The Rossoneri haven't had a go-to center forward since Zlatan Ibrahimovic went to Paris Saint-Germain in 2012. Since then, they've gone through the likes of Giampaolo Pazzini, Alexandre Pato, Antonio Cassano, Stephan El Shaarawy, Mario Balotelli, Alessandro Matri, Fernando Torres and Mattia Destro in an attempt to find a consistent source of goals.
With Bacca in the fold, the Rossoneri finally have someone who can be a true candidate for the scoring title in Serie A.
But how many goals can Milanisti expect from their prize summer buy? The answer to that question may lie in matters beyond his control.
Bacca is not a lead-footed lump, but he's still the kind of forward who needs good service to maximize his abilities. He can use his feet to a degree, but he's not Lionel Messi. He's not going to go on the kind of mazy runs that produced Carlos Tevez's goal of the year against Parma.
Given the performance of Milan's midfield in recent preseason matches, that's something that might turn into a concern.
The midfield unit hasn't impressed during the preseason. Andrea Bertolacci cost the club €20 million, but based on his preseason form he has a ways to go before he starts justifying that price tag. Nigel de Jong is a destroyer, not a creator.
Riccardo Montolivo could be a creative asset as a regista, but after spending the entirety of last season trying to come back from a nasty leg injury, he suffered another setback on Wednesday when he took an inadvertent boot to the head. The team captain was in visible distress after coming off the field shortly before the half; at one point he was even reduced to tears.
If they lose Montolivo, it's going to be even harder for them to create opportunities for Bacca. Milan will be hoping Keisuke Honda can do some of the work now that he's moving back to his preferred No. 10 spot, but the early signs there aren't good either.
At this week's Audi Cup, the midfield's performance was downright discouraging. Milan don't have a roster that can hold a candle to Bayern Munich right now, but their complete inability to win the ball and keep it was depressing. They can't go into games against teams like Napoli or Juventus and play like that—not if they expect Bacca to score.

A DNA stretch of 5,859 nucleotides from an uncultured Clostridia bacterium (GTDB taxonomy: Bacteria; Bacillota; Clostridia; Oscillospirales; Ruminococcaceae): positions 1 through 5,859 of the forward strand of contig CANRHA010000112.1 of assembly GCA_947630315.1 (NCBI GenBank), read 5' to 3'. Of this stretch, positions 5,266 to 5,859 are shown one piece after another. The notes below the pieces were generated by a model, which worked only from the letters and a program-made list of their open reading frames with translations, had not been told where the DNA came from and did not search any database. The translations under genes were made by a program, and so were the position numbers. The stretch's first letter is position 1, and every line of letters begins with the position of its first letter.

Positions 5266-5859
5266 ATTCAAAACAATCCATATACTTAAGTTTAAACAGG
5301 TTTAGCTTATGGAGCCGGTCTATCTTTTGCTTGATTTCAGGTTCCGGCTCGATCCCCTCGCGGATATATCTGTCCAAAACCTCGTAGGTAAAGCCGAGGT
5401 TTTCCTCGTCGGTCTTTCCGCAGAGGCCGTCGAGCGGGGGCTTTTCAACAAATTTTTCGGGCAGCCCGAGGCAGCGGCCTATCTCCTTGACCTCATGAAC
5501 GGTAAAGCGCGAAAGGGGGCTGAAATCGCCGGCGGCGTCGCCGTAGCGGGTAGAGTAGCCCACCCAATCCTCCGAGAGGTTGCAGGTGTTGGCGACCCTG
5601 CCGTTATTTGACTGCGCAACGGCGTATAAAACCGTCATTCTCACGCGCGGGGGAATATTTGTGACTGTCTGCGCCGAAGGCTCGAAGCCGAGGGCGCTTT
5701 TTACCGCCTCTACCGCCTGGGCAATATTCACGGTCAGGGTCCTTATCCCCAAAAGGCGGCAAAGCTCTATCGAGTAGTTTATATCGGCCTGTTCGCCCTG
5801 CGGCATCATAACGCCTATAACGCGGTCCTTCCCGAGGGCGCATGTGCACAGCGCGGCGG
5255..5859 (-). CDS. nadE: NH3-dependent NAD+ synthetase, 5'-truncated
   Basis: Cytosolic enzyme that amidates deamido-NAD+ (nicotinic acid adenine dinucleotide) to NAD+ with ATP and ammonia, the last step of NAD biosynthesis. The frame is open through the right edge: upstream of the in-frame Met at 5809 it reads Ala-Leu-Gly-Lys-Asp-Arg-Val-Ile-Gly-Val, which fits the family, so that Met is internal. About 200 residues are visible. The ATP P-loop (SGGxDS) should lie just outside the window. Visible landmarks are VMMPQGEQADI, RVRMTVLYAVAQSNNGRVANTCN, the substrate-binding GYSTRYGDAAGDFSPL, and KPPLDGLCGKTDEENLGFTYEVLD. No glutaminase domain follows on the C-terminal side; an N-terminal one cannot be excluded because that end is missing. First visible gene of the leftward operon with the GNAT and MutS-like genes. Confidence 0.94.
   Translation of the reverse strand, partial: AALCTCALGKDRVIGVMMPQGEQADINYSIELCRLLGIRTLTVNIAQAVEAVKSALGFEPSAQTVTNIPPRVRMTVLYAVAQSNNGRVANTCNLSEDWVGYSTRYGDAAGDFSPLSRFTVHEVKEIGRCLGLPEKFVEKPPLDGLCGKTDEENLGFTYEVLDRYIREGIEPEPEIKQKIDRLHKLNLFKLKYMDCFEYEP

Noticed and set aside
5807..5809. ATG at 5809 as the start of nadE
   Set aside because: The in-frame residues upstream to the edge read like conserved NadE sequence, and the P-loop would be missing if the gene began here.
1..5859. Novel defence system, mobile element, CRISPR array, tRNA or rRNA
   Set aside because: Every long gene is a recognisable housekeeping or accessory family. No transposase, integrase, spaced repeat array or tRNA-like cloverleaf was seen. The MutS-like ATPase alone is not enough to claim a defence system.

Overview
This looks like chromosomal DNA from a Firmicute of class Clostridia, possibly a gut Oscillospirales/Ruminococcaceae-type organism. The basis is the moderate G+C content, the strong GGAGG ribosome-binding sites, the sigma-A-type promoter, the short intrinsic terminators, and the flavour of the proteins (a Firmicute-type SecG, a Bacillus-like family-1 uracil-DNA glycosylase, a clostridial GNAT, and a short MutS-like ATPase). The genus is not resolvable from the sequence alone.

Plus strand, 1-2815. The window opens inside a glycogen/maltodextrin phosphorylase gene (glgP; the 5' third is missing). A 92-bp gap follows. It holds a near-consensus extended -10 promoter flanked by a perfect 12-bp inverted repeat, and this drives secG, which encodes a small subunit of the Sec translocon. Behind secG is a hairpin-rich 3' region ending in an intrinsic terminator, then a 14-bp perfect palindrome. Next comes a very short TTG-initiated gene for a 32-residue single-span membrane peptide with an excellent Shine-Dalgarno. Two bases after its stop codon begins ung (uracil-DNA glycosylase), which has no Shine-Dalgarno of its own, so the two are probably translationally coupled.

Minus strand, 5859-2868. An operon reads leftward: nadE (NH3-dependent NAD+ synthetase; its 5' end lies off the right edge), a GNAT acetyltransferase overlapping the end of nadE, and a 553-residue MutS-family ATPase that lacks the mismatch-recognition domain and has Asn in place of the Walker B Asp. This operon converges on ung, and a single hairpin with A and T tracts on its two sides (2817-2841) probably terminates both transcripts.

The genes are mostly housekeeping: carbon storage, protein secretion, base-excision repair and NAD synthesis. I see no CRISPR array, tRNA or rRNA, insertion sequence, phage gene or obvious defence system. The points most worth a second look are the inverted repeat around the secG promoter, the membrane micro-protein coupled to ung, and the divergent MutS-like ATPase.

Bacca is also going to have to adapt to to a totally new league—one that isn't kind on strikers.
Serie A is the most tactically sophisticated league in the world. Strikers coming into the league often take time to adjust to the tactical setups they'll face. Defending is the traditional strength of Italian soccer, and it's not just the top teams that Bacca will have to worry about.
While he'll face imposing defenders like Giorgio Chiellini and Kostas Manolas in big games, even small teams like Empoli and Sassuolo have impressive youngsters like Lorenzo Tonelli and Luca Antei who can ruin a forward's day.
That said, Bacca is good enough to crack even the toughest of defensive nuts—if he gets the right service. Against Bayern Munich he took the one window he was given and came the width of a ball from scoring a ridiculous goal with the outside of his right foot. On Wednesday against Tottenham Hotspur, he rose up to meet a good cross and narrowly missed—a goal at that point would have made the game a lot more interesting.
But if Milan's creativity problem isn't solved, those balls won't come—and Bacca will struggle forlornly at the top of the formation to hope a decent piece of service comes his way.
Bacca is a fantastic striker and a major upgrade for Milan. What hasn't been determined yet is if he's going to get a steady stream of good balls, which he'll work off of to take aim himself or set up his strike partner.
Despite the state of the midfield, the Colombian is a good bet for a minimum of 15 goals this year. If the service improves, he can almost certainly get more and perhaps even challenge for the title of capocannoniere. But there are too many forces out of his control to safely predict that number from Bacca at this point in the season.